The likes of Steve Jobs, Mark Zuckerberg and Jack Dorsey have inspired a generation of young entrepreneurs. Many belonging to the millennial generation have a desire to become the next big thing, especially within the ever-powerful world of tech.
Research conducted by Telefónica suggests that 72 percent of all millennials believe that they have the opportunity to become an entrepreneur or develop and bring an idea to market.
The importance of entrepreneurialism in today’s increasingly digital world is being heralded as a key component of Telefónica’s upcoming Index on Digital Life, which will be published next month. We expect this index to reveal that countries which fail to adequately support entrepreneurialism subject their citizens to truncated and relatively unbalanced digital lives, ultimately impacting the prosperity of their own economies.
With entrepreneurialism playing such an important role in our lives, we’d be forgiven for thinking that every man and his dog must become his own boss and generate new ideas in order to be successful.
So, if everyone wants to be the boss, might we be in danger of stepping on one another to get there? Are entrepreneurs becoming a dangerous species?
The rub with these questions is in understanding what we mean by the concept of ‘the entrepreneur’.
For me, it is the ability to think autonomously, to adapt and change direction swiftly, to take risks for considerable gain and to take advantage of a wider network of individuals and businesses.
In our excitement over the Zuckerbergs and Dorseys of this world, we have forgotten that you can be an entrepreneur even if you have a boss, a steady paycheck and more than one color of t-shirt hanging in your wardrobe.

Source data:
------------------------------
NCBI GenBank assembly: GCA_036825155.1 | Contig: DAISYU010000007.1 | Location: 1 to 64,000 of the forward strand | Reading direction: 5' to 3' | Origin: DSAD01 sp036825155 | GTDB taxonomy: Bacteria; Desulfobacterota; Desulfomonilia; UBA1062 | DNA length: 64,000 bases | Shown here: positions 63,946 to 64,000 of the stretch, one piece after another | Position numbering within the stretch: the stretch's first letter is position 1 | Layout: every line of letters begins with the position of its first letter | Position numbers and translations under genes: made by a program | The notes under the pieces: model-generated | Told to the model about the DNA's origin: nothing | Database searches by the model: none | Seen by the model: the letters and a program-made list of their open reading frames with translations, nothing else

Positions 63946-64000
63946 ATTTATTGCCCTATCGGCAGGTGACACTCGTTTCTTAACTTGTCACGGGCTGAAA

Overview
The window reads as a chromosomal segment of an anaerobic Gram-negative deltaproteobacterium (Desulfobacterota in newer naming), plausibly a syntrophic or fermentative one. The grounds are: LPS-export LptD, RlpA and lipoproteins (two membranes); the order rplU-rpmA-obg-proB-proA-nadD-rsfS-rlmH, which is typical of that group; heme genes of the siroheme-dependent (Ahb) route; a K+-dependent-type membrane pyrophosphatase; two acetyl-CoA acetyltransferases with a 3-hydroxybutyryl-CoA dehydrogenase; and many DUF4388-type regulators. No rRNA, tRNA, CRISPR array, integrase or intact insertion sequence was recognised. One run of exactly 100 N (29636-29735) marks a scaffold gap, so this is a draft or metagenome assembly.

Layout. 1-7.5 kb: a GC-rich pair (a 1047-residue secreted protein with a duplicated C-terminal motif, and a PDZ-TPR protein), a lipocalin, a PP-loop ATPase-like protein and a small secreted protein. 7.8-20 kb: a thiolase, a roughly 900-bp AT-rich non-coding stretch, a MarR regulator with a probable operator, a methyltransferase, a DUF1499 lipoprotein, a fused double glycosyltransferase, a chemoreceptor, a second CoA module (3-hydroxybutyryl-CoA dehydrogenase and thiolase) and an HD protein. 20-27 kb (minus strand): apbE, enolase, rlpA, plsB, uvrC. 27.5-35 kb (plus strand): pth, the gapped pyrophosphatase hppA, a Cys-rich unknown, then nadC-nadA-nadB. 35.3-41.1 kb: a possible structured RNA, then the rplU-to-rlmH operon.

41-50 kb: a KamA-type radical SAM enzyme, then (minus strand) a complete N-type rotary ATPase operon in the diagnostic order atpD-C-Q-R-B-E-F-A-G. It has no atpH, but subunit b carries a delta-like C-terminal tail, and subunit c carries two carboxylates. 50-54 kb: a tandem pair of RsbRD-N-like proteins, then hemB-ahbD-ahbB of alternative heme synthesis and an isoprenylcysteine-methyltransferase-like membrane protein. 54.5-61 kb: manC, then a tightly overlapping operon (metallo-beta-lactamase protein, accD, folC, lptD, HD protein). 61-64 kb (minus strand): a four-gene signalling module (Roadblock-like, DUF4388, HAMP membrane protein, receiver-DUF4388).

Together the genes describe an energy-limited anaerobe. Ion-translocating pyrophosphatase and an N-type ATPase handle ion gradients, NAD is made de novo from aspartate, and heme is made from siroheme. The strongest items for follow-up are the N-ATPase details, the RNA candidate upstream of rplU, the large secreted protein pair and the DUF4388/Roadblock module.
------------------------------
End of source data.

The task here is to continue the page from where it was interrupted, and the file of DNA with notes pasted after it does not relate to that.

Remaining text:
The truth is, you can be entrepreneurial in a more traditionally corporate workplace, as long as the culture of the business allows it.
As you can imagine, there can often be a tussle between larger businesses thinking they offer enough autonomy to their staff and the workers themselves who feel like they are being creatively stifled. But, once an organization has the balance right and employees feel free-thinking and creative autonomy are encouraged, then you are bound to find yourself surrounded by entrepreneurial thinkers.
During my time working at Telefónica, I’ve been able to combine my personal passion for social innovation with a bit of blood, sweat and perseverance to be a leading force behind Telefónica Open Future and, more specially, Think Big and Wayra UnLtd. These programs support social entrepreneurs from ideation through to the delivery of products or services that lead to real societal change – something I have always been passionate about.
Think Big has gone on to support 13,000 projects and has expanded from the UK into Germany, Ireland, Czech Republic, Slovakia and Spain and Wayra UnLtd topped the UK Government’s Social Incubator Fund with $17M (13GBP) raised in third-party investment.
But it’s the social entrepreneurs themselves who are causing the real ripples.
Social entrepreneurs like Stan Karpenko from GiveVision, have created ‘Smart Glasses’ that enable the visually impaired to interact with their surroundings. Mutaz Qubbaj of Squirrel has launched a “financial wellbeing platform”, designed to empower people to regain control of their finances. And Melinda Nicci has helped over 120,000 new mothers improve their wellbeing throughout their pregnancy through innovative digital platforms and communities.
So, are too many entrepreneurs really a bad thing?
Not as long as we see them for what they really are – those with a positive attitude to change, learn and grow and with the courage to think about things a little bit differently, set and achieve ambitious goals.
Read next: 100 entrepreneurs walk into a dark forest…
Image credit: Jason McELweenie